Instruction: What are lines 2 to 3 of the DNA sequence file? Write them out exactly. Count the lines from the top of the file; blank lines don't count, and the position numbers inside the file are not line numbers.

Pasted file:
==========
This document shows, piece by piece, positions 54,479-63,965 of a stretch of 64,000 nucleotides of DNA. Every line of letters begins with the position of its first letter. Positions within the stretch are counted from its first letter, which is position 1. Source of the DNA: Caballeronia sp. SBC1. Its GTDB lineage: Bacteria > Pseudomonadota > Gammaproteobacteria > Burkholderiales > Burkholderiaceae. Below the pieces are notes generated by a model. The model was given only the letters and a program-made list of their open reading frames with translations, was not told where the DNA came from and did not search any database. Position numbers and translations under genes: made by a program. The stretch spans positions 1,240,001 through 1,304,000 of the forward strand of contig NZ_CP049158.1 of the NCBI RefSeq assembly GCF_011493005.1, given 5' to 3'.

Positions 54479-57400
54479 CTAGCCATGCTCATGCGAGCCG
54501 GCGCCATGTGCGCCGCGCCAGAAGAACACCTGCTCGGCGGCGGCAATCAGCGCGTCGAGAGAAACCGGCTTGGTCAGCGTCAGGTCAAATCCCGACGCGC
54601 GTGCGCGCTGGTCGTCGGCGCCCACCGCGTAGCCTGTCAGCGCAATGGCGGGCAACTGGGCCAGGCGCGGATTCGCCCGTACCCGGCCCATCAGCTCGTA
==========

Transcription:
Positions 54479-57400
54479 CTAGCCATGCTCATGCGAGCCG